List of Poems


While Hendrix Played a Solo: "Burning of the Midnight Lamp"

Related Publication

From the Western Door

From the Western Door to the Lower West Side contains photographs from Milton's Native American series and poems by Eric Gansworth, a Native American (Onondaga) visual artist and poet. The photographs were taken on reservations on the outskirts of Buffalo and in Buffalo's Lower West Side. Gansworth's writing reflects the journey from the Longhouse's Western Door of Seneca reservation culture, a culture distinctly different from the lifestyles of the Lower West Side, the neighborhood many people migrated to when their families left their reservation homes. Published by White Pine Press (2009).

About Eric Gansworth

Eric Gansworth

Eric Gansworth, an enrolled member of the Onondaga Nation, was born and raised at the Tuscarora Indian Nation in Western New York. He received a Bachelor of Arts and a Master of Arts in English from Buffalo State College. He is an Associate Professor of English and holds a position of Writer in Residence at Canisius College in Buffalo, New York. His previous work includes a novel, Indian Summers, and a collection of poetry, Nickel Eclipse: Iroquois Moon; numerous Native literature anthologies include his poetry and fiction. Eric is also an active artist and has painted the cover illustrations for a number of his books.

Poems reproduced on this website by permission of the publisher/author.

Inspired by Milton's Photography

Poetry by Eric Gansworth

From the Western Door to the Lower West Side


The garage's dark interior
lined high with shelves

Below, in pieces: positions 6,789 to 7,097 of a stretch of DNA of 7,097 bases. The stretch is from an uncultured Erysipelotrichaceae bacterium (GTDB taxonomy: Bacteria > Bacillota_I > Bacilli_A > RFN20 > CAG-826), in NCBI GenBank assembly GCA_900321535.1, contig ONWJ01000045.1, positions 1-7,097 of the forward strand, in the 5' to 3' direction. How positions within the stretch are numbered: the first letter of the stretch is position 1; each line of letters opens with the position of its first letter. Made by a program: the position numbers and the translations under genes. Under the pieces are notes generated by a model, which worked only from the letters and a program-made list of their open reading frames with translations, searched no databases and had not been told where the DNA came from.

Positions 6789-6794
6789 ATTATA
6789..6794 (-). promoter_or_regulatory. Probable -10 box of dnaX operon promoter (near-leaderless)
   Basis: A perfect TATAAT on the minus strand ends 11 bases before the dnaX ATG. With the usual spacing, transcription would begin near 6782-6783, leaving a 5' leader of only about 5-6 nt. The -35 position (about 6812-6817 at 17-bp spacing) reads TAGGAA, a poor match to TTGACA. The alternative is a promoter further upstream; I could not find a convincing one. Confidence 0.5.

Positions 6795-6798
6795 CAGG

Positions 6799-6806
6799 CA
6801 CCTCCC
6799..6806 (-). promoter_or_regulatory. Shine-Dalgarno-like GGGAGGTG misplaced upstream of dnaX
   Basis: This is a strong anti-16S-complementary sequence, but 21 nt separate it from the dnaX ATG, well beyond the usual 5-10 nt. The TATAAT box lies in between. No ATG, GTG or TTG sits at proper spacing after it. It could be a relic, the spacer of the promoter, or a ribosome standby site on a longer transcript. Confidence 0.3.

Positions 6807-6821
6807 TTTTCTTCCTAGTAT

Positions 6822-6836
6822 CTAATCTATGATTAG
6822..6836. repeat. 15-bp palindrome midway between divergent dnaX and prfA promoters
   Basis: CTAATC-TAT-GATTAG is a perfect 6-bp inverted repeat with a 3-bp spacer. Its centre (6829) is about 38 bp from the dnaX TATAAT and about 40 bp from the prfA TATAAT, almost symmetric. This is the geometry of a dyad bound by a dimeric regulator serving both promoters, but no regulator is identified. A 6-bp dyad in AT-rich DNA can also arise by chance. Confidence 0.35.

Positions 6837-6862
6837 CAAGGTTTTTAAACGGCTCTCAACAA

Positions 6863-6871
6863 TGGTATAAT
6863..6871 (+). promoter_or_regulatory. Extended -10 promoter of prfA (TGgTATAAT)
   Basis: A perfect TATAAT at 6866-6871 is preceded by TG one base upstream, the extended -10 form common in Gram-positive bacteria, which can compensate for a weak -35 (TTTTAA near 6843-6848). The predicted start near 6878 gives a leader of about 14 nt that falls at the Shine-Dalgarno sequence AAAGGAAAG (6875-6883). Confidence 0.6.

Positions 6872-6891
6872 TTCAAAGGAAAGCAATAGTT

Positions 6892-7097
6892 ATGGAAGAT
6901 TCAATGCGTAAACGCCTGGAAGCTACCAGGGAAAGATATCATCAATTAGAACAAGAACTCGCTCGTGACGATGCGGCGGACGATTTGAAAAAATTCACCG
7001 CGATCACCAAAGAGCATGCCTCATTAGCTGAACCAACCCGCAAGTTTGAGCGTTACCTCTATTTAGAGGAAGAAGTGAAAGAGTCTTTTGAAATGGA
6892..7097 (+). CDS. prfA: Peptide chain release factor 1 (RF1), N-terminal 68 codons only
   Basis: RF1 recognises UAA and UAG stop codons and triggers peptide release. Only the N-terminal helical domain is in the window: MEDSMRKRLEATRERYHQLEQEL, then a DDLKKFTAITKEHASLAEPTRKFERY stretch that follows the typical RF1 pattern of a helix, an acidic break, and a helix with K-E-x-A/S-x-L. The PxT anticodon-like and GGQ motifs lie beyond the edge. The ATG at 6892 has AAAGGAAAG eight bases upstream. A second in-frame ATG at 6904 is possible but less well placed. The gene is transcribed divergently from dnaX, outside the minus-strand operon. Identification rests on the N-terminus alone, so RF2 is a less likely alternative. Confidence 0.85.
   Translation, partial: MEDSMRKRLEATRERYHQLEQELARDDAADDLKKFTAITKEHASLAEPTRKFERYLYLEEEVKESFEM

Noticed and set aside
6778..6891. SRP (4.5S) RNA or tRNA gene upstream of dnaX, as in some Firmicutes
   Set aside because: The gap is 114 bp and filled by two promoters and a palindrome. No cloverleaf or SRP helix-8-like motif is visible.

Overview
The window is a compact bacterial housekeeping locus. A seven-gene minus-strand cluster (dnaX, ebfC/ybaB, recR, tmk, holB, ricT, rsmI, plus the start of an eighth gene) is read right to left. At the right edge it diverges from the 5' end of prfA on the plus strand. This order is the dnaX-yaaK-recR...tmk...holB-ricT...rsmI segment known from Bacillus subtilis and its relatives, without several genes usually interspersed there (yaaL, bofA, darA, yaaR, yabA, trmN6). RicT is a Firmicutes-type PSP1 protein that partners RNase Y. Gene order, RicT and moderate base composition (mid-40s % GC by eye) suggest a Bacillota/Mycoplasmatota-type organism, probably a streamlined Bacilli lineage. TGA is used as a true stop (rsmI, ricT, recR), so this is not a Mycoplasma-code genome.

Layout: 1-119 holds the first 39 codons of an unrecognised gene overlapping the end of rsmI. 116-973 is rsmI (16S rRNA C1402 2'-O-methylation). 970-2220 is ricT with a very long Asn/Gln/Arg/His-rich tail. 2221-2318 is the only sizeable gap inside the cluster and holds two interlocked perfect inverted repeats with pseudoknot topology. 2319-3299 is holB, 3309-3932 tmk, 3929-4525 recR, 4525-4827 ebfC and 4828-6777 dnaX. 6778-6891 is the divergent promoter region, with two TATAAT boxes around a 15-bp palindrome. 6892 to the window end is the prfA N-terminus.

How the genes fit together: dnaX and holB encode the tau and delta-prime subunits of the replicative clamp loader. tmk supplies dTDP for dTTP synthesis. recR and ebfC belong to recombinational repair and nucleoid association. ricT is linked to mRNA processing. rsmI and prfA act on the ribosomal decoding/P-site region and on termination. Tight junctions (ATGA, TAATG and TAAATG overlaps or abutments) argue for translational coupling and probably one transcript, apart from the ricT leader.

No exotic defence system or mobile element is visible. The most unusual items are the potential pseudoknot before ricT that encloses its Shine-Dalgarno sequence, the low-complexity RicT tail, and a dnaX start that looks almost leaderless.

of grease-filmed bottles
protects this man's lifeline,
a fusion of chemicals and dreams
coursing through the fuel lines,
keeping his carburetor clean.
The car and owner know the road
and the way miles add up
despite a desire to keep
those numbers from climbing.
Though he trusts the photographer
enough to stand before
his keys to both homes,
he keeps the plate numbers
protected behind his crossed legs,
because some people still believe
"the Only Good Indian
is a Dead Indian,"
and he knows he is too old
to walk from
the Lower West Side
to the Western Door,
and the only way
to ride that forty mile lifeline connecting
the two halves of his divided heart
is his faithful Buick
and those combustion dreams
he protects behind crossed arms.

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From the Western Door to the Lower West Side

While Hendrix Played a Solo:
"Burning of the Midnight Lamp"

Above them, locked by thumbtacks
to the walls of a Lower West Side
apartment, ignoring the topless
woman pinned to the next wall,
lighting Monterey on fire with a fret
board and strings and those wondrous
fingers, Jimi filled the night
with a haze so purple it rivaled
the wampum beads these two would know
as surely as their own names,
tracing history, culture,
treaties that mostly document
violation – they knew Purple Haze
in their tissue, organs, blood.
In a chair designed for a single
body, they sat together, Skin to
Skin, she wearing Janis Joplin
glasses to see the world
through, he letting his hair grow
into history and toughening up his bare
soles, for the long haul,
testifying that they were
not like those Indians
Edward Curtis imagined through his lens,
they were not vanishing, not going
anywhere – the West Side still
within the territories
they had guarded for centuries.

The western door behind
them, they look at one
another, confident before
the photographer, that this is
the way they want to be recognized,
recorded – hand in hand, knowing
as Jimi did, that "The Star
Spangled Banner" could
bring tears to one's eyes
for a variety of reasons
and that their responsibility
was to hang on as all the other
Indians had before them
surviving to tell the tale, together

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